She and her sister Carrie Janiga, the owners, recommend washing the berries with the stem on, this prevents water from getting inside the berries, which loses the flavor.

Middleton Berry Farm
Address: 4790 Oakwood Rd, Ortonville, MI 48462
Phone: (248) 831-1004
Directions: Go five miles east of Ortonville Road between M-15 and M-24. From I-75 take Exit 84 (Baldwin Road). Go north on Baldwin Road 10 miles to Oakwood Road, turn left. Farm is one mile on the left.
Website: www.middletonberryfarm.com

Monday, May 29, 2017

Asparagus and rhubarb recipes are in season

Grilled or baked asparagus
Rub olive oil on spears, sprinkle with salt and pepper and bake at 400 degrees for 10 minutes or grill for 5-10 minutes, depending on temperature and thickness of asparagus.

Freezing asparagus for later
When there's an abundance of asparagus, wash and bake or grill it all. Take out some for dinner and shock the rest in cold water, drain, place in freezer bags and freeze. The whole spears, baked or grilled, have a better consistency than blanched asparagus.

Ham and Swiss, asparagus spirals
Pre-fry asparagus spears in olive oil, then lay on a slice of ham and cheese, dollop with Dijon mustard and roll up with the asparagus in the middle. Slice into spirals 1-1/2 inches wide. Dip in seasoned bread crumbs, insert toothpick to hold each spiral together, and fry in oil.

Rhubarb Bars
3 cups rhubarb, chopped
1 ½ cup sugar
1 tsp. vanilla
1 ¼ cup water
3 Tablespoons corn starch
1 ½ cup rolled oats
1 ½ cup rolled flour
1 cup brown sugar
½ tsp. baking soda
1 cup butter
½ cup nuts
Combine rhubarb, sugar, vanilla, cornstarch and water. Cook on stove until thick, cool slightly. Combine oats, flour, brown sugar, soda, butter and nuts. Mix until crumbly. Put ¾ of mixture into 15 1/3 x 10 ½ jelly roll pan. Spread rhubarb mixture on top. Cover with remaining crumbs. Bake at 375 degrees for 30 to 35 minutes.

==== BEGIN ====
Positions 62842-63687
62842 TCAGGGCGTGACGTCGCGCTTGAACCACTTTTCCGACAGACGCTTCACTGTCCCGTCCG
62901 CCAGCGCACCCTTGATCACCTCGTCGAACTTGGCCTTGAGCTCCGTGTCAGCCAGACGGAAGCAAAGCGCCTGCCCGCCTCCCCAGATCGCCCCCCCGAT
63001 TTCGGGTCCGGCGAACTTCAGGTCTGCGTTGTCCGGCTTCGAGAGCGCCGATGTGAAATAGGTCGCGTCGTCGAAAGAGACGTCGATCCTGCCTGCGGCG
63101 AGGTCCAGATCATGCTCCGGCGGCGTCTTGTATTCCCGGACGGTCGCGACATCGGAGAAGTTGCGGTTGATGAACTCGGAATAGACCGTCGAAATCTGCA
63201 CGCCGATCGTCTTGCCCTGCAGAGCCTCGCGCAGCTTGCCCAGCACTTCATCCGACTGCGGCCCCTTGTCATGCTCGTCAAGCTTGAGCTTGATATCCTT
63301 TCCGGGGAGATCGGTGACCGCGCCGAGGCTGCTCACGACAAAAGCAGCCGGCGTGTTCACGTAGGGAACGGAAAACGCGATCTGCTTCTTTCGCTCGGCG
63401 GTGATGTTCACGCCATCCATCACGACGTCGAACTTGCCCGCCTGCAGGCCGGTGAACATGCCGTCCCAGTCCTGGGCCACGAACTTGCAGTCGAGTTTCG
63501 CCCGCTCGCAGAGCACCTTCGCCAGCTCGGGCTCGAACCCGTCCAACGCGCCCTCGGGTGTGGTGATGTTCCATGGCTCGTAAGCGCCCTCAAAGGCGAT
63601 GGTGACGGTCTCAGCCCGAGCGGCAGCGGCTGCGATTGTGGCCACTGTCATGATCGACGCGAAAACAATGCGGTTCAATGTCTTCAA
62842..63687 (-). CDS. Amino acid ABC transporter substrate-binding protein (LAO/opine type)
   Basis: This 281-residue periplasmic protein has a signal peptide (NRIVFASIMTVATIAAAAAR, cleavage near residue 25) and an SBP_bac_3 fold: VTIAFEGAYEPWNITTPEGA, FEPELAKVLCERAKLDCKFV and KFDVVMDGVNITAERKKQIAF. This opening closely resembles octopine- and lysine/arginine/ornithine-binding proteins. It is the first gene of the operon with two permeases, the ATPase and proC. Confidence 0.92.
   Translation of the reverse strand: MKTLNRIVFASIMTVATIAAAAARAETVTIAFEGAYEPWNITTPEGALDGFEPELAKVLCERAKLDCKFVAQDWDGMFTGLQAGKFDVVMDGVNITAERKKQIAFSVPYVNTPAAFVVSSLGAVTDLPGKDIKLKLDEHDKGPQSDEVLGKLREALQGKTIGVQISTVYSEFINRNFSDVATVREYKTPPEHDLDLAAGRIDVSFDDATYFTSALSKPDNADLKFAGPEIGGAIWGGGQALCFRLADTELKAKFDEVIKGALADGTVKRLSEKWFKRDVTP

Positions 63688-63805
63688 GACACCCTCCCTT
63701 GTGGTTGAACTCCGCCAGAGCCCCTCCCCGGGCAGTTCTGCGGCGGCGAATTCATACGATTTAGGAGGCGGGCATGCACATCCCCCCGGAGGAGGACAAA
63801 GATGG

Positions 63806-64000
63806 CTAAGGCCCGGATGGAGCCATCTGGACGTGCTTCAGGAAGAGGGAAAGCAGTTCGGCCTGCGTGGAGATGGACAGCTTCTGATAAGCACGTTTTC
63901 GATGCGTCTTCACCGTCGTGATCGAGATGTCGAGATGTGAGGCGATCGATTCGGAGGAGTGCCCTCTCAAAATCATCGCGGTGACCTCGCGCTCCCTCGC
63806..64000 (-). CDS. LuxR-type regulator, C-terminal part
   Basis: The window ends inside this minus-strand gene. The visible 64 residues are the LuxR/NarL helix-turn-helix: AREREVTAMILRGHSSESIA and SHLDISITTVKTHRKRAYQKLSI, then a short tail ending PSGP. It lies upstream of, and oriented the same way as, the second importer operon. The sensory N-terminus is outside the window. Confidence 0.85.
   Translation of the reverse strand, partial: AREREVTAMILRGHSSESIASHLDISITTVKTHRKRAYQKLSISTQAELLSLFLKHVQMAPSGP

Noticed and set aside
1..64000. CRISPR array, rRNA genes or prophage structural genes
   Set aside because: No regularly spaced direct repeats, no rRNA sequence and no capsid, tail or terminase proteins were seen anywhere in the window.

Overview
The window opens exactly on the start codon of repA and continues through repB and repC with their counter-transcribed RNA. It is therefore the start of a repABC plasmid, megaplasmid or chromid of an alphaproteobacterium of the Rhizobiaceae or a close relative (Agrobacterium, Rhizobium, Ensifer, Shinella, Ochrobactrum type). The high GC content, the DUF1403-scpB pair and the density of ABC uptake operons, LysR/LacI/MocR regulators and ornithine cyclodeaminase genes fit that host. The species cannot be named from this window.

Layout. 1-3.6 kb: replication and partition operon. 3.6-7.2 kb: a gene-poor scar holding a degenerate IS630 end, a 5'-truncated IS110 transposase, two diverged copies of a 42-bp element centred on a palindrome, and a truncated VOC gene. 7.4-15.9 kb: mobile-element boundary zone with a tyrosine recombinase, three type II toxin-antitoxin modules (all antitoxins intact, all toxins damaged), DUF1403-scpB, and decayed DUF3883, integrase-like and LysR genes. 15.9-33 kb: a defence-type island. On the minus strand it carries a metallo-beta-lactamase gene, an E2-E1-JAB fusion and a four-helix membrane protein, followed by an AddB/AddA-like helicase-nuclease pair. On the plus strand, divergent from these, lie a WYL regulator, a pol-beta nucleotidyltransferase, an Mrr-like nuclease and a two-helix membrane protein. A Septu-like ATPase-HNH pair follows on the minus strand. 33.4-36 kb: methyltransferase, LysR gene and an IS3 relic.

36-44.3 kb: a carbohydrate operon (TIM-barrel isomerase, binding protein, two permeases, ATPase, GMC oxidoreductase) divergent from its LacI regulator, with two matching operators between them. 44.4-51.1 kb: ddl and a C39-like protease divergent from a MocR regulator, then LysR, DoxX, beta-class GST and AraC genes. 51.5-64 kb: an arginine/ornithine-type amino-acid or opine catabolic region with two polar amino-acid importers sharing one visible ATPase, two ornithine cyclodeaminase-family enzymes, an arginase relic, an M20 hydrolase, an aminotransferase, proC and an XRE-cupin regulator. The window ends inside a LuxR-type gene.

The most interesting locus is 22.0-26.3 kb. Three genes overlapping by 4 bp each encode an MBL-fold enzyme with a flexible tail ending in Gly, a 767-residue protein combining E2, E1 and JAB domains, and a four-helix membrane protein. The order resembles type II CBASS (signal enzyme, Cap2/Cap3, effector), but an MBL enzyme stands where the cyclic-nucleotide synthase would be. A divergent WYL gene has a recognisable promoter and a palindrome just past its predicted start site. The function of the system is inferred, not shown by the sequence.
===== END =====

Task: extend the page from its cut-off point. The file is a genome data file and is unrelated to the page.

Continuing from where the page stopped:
Rhubarb Cheesecake
¼ cup corn starch
1 cup sugar
½ tsp salt
½ cup water
2-1/2 cups rhubarb, cut in ½ inch pieces
1 unbaked pie crust, regular or graham cracker

Topping
1 package 8 oz. cream cheese, softened
2 eggs
1/2 cup sugar
In a saucepan, combine first 3 ingredients, then the water and rhubarb. Bring to boil, stirring often until mixture thickens. Pour into pie shell and bake at 425 degrees for 10 minutes. Protect edges of crust with aluminum foil. Remove from oven and allow to cool. Turn oven down to 325 degrees.
Meanwhile beat topping ingredients until smooth. Pour on top of pie. Bake for 35 minutes in 325 oven or until set. Chill and garnish with whipped cream, and sliced almonds or strawberries.

Freezing rhubarb
Rhubarb and berries don't need to be cooked before freezing. For rhubarb, just wash, chop and bag in recipe-size servings. Strawberries can be frozen whole without sugar, rinsed and drained, or sliced with sugar and bagged.

Monday, May 15, 2017

The seeds have been sown

I'm looking forward to a nice serving of
fresh green beans.
Our annual ritual on Mother's Day, (in Southeast Michigan), is to plant beans. So my husband and I planted three rows of tender string-less beans. We also planted more peas and spinach to fill the empty spots where nothing came up from the first planting. We originally planted the peas and spinach as well as the Swiss chard and lettuce, a little late, in mid April. We planted the broccoli, Brussels sprouts and cabbage on April 22.

Monday, May 1, 2017

Winter is over, but it could still frost

Although the weather is warm during the day, it could still get cold enough to frost at night. Most annuals should be kept indoors until Memorial Weekend unless you want to build a cold frame or cover the plants at night. The end of May seems to be the best time to set out transplants in Southeast Michigan, especially for tomatoes and peppers. You may get them in the ground early, but the little plants have a hard time out there in the cold night, and they grow slower.
All is not lost if it does indeed frost. If you have plants or flowering trees that are frost sensitive and you didn't get them covered before a frost, go outside before the sun shines on the plants and spray water on them, rinsing off the frost. This works for a light to moderate frost, but not for a hard frost or freeze.
The forecast is for temperatures above 36 degrees in Pontiac during the next 10 days, so it should be frost free, but keep an eye on the weather report, National Weather Service.
There are many frost resistant vegetable plants: broccoli,  kohlrabi, Brussels sprouts, Swiss chard, kale, leeks, lettuce, onions, peas, spinach, parsley, radishes and carrots.
Flowers that are frost hardy include pansies, primrose and violets.
Vegetables that are NOT frost resistant, include beans, corn, pumpkin, squash, watermelon, cucumbers, okra, and of course tomatoes and peppers.